The army has relied mostly on brawn for the greater part of its existence. Its culture has been shaped by a resilient gender segregation that the dependence on male power has perpetuated. However, today’s army is increasingly computer and technologically driven–gender may be mattering less and less. Drones are replacing the boys but the boy culture changes much slower than the technology. The values and psychology of today’s army boys is tethered to the attitudes which their parents have embedded in them. Those ties cannot be broken. They can be mediated by rules and incentives (negative and positive), but they cannot be completely eradicated in the average soldier who joins a tradition of male discipline and aggression honored and admired by the women in their lives and expected by their male heroes.
To be sure, today’s army would look like camp scouts compared to the savage herds that define the history and origins of war itself. But it is an uncomfortable place for young heroic women who grew up in an age that promises them equality in all areas of their lives. Ironically, the fight to change the deep male traditions that form our fighting forces may be more difficult than field combat itself where they can pull a trigger or a button and wipe out a dozen men they may not even get to visualize or even hear. Such is the challenge for today’s army–we have technological power and intellectual power beyond our enemies but the real enemy our army faces today is our inability to get along as fellow patriotic Americans or simply human beings. Of course, that is also the reason we go to war against other nations in the first place.
“Defense Secretary Chuck Hagel ordered top military chiefs on Friday to redouble their effort to address the problem of sexual assault, saying the frequency and perceived tolerance of the crime was …”
via Pentagon chief vows to ‘fix’ military’s sexual assault problem | Reuters.
Filed under: Blogosphere, Culture Think, Demographic Change, Discrimination, drone attacks, Gender, Gender Policy, Intolerance, News, regulations, Women's rights, Army and gender, gender relations in the Army, Men in the Army, war and men and women, women in the Army
October 29, 2012 • 8:14 pm
CBS News reports on the “dangling crane” in NYC as everyone in Midtown Manhattan looks up wearily!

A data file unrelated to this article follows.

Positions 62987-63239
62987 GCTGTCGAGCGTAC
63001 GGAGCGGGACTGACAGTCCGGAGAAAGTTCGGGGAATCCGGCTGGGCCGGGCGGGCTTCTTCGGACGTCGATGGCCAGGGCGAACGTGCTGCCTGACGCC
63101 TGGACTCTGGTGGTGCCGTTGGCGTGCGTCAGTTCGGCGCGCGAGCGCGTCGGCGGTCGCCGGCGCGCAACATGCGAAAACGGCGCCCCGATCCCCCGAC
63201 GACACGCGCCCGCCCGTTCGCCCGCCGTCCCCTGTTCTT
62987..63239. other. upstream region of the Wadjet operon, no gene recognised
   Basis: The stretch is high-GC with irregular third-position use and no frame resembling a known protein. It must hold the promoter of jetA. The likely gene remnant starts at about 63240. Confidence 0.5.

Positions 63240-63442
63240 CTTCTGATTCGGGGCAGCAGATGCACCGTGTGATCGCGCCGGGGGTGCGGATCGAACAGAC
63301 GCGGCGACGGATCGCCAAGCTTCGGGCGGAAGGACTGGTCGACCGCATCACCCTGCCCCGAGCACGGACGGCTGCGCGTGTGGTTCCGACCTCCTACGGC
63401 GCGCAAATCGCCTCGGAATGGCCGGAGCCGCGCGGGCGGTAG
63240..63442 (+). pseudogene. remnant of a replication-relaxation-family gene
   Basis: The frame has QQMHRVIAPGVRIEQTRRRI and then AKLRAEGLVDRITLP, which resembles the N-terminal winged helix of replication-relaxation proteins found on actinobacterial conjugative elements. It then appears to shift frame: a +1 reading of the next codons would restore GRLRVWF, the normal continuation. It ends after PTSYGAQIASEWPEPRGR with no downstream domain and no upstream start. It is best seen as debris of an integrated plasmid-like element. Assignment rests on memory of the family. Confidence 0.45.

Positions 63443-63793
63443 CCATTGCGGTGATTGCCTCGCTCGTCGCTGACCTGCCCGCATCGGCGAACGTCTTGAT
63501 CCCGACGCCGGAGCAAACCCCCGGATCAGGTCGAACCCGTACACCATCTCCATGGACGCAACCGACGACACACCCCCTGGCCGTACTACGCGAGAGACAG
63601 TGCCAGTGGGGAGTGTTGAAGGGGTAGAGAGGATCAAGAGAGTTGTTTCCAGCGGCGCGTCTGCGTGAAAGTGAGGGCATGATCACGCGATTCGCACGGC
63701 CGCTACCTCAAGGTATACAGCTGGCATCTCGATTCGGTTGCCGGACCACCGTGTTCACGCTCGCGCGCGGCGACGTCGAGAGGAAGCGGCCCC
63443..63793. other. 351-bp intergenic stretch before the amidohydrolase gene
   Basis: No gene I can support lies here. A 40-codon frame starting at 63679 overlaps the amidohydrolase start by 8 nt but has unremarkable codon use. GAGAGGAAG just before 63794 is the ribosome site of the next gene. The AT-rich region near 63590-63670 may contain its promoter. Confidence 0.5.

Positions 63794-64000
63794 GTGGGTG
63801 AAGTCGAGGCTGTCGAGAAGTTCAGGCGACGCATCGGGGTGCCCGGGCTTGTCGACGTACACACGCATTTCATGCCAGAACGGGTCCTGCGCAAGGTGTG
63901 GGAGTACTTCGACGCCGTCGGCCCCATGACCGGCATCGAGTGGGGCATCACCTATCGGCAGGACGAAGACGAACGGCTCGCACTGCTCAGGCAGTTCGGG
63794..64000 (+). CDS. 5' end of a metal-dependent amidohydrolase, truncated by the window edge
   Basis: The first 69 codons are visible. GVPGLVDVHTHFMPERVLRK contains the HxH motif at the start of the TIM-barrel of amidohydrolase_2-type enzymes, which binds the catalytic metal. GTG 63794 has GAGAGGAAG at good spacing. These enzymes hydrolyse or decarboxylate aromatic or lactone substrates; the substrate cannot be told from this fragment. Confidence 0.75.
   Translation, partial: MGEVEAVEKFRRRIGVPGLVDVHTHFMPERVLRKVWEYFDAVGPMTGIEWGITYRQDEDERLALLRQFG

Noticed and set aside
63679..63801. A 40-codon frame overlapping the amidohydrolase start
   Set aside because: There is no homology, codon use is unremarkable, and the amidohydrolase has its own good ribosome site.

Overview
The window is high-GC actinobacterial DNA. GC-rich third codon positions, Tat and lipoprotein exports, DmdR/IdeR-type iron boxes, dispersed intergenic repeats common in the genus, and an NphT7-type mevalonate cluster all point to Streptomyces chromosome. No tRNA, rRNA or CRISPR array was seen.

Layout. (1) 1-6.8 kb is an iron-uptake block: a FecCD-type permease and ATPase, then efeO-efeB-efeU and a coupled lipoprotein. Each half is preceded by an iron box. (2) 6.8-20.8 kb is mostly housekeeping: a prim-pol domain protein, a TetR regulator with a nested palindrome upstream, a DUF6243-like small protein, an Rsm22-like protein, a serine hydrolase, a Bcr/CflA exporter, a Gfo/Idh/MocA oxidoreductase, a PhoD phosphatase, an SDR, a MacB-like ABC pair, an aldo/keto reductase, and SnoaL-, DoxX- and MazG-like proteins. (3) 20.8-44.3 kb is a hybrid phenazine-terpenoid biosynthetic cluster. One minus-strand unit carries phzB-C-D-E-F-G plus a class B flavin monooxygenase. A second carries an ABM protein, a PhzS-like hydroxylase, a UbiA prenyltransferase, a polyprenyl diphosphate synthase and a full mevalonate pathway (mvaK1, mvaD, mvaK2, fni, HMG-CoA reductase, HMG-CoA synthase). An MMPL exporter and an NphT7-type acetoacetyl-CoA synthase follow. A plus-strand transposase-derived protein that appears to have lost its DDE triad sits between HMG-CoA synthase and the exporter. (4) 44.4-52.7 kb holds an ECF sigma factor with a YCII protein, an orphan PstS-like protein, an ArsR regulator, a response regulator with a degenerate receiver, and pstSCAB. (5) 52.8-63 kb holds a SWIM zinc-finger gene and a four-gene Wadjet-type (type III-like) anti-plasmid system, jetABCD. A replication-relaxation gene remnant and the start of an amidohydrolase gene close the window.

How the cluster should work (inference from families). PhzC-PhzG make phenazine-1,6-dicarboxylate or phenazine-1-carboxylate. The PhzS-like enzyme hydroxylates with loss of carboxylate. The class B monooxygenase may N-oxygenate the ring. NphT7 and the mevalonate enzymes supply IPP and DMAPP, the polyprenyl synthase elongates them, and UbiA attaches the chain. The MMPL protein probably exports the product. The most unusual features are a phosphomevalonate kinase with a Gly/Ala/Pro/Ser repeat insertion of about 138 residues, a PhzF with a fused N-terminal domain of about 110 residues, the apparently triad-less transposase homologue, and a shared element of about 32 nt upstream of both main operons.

“A dangling crane following a collapse at the One57 construction site at 57th Street and 6th Avenue as Hurricane Sandy blows into …”
via Crane dangles from NYC high-rise as Hurricane Sandy bears down on city – CBS News.
Filed under: Assessing damage and insurance coverage, Bad Weather Problems, Blogosphere, News, regulations, dangling crane nyc, Hurricane Sandy, NYC crane
October 10, 2012 • 10:20 pm
I left Los Angeles at 4 in the morning, long before first light, and made it to Bakersfield — the land of oil derricks, lowriders and truck stops with Punjabi food — by 6. Ten minutes later, I was in the land of carrots.
You know that huge pile of cello-wrapped carrots in your …
More via California’s Central Valley, Land of a Billion Vegetables – NYTimes.com.
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BARACK OBAMA signed his health reform into law on March 23rd, 2010. Within minutes Florida’s attorney-general had filed suit against the law, along with 12 other states. Since then they have been joined by the National Federation of Independent Business, four private individuals and 13 additional states. Starting today the Supreme Court will hear their …
MORE via Obamacare and the Supreme Court: A guide to the health-care case | The Economist.
Filed under: Blogosphere, consumers, Health Literacy, Health Policy, Healthcare Reform, Medical Research, News, Public Policy, regulations, WeSeeReason, healthcare reform law, jurisprudence, Obamacare, Supreme Court; Law and crime; Legal writings; Judges write with style;
THE enormous power tucked away in the atomic nucleus, the chemist Frederick Soddy rhapsodised in 1908, could “transform a desert continent, thaw the frozen poles, and make the whole world one smiling …
MORE via Nuclear power: The dream that failed | The Economist.
Filed under: Blogosphere, consumers, Culture Think, Environmental Policy, Health Literacy, News, Oil and Gas, political corruption, Political Economy, profit motive and carcinogens, Public Policy, regulations, WeSeeReason, nuclear plant safety; clean energy; environmental disasters; nuclear energy safety; cancer threats to the environment; How safe is nuclear energy?; taming nuclear fusion; containing nuclear fusion; re, Nuclear Power
February 28, 2012 • 7:31 am
On average, two children die and about 50 are injured every week when someone accidentally backs over them in a vehicle, according to …
MORE via U.S. Rule Set for Cameras at Cars’ Rear – NYTimes.com.
Filed under: Blogosphere, consumers, Government Works?, Public Policy, regulations, auto industry, automobile safety, Federal regulations, Public Policy, vehicle safety